• Thyroid antibodies: Thyroid diseases can be due to autoimmune factors where the immune system, by mistake targets and attacks the healthy thyroid cells. The antibodies produced are checked and matched to find if the condition is an autoimmune disease.  

The three common antibodies associated with the autoimmune thyroid condition are: 

  • Thyroid peroxidase Antibodies tests (TPOAb): In cases with high TSH and low T4 levels, this test can help confirm Hashimoto’s disease. A shoot-up of TPOAb levels is also observed in women with postpartum thyroiditis.
  • Thyroid-stimulating hormone receptor Antibody tests (TRAb): These tests can help detect Graves’ disease, and can confirm the diagnosis of toxic multinodular goiter. The test done during the last trimester of pregnancy checks the baby’s risk of developing Graves’ disease or hyperactive thyroid.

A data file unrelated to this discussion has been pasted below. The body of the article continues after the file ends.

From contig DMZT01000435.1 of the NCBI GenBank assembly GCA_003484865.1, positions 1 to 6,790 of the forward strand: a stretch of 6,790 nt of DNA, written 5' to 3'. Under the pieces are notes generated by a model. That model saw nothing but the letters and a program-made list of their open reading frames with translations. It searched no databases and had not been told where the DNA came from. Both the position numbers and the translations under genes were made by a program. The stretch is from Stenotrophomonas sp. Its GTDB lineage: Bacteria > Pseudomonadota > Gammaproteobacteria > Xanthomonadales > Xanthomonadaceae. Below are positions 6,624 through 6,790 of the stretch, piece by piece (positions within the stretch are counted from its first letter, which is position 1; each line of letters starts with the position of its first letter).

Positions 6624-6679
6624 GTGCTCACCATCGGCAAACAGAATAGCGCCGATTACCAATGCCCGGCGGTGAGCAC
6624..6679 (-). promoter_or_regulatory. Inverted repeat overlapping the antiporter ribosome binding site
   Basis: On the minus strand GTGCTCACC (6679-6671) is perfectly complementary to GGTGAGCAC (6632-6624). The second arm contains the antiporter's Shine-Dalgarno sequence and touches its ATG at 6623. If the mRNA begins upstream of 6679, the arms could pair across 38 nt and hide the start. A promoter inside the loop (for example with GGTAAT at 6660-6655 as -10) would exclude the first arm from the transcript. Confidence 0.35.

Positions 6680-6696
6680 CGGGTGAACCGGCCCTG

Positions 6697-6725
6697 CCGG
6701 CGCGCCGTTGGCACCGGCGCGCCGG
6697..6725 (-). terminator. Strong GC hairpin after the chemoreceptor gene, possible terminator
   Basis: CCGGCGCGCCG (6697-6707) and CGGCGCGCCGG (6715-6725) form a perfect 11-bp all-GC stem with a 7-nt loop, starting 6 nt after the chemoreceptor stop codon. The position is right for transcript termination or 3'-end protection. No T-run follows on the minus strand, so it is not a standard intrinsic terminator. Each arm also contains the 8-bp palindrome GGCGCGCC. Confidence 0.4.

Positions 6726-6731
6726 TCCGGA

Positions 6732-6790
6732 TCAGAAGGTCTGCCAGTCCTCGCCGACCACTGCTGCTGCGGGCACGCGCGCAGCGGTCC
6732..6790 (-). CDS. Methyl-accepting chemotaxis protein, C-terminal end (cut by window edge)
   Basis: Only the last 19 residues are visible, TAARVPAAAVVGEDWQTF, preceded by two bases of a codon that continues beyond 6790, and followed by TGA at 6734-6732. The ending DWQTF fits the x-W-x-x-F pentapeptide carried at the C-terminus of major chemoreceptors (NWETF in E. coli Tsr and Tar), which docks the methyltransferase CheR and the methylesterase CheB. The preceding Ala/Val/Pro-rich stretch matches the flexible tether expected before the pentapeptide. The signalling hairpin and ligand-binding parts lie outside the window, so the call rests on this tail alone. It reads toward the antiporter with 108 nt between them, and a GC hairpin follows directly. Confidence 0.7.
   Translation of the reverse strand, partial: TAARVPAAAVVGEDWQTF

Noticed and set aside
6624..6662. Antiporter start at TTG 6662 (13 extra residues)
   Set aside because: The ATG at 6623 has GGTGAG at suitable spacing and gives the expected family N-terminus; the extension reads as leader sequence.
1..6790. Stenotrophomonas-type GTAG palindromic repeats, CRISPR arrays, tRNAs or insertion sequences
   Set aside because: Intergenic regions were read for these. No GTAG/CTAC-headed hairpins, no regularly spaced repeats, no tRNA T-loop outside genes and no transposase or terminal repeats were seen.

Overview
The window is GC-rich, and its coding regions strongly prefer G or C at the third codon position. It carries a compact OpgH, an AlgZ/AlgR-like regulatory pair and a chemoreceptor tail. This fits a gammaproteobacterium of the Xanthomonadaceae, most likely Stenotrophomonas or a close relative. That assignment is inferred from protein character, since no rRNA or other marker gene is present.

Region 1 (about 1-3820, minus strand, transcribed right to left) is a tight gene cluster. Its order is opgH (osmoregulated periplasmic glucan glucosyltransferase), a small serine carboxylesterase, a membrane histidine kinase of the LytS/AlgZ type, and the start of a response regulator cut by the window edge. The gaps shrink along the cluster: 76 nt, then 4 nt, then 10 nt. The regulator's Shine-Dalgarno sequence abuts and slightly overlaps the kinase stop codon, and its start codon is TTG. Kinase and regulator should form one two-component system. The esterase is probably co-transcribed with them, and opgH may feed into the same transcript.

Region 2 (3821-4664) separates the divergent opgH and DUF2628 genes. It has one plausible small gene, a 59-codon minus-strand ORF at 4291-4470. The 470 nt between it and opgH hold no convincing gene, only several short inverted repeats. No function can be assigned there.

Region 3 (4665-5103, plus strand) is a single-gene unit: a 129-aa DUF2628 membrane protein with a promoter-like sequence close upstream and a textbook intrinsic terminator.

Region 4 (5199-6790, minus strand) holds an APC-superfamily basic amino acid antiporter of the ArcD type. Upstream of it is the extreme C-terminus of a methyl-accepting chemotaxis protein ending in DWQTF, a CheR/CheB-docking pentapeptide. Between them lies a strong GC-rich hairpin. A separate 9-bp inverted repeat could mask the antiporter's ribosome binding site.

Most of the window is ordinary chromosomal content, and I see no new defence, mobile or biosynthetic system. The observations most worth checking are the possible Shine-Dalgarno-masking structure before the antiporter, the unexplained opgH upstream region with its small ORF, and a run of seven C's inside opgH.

• Thyroglobulin Antibody tests: The thyroglobulin antibodies in the body respond to thyroglobulin. These antibody tests help check autoimmune conditions and confirm thyroid cancer treatment test results.

Normal and abnormal Thyroid hormone test ranges

The normal ranges of thyroid hormone differ according to age, underlying conditions, and gender. The normal range values also vary during pregnancy, and among laboratories.

Thyroid hormone tested Reference range
TSH 0.5 to 5.0 mlU/L
FT4 0.7 to 1.9ng/dL
Total T4 5.0 to 12.0 μg/dL
Total T3 80 to 220 ng/dL
Free T3 2.3 – 4.1 pg/mL
Tg (serum) 0-30 mg/m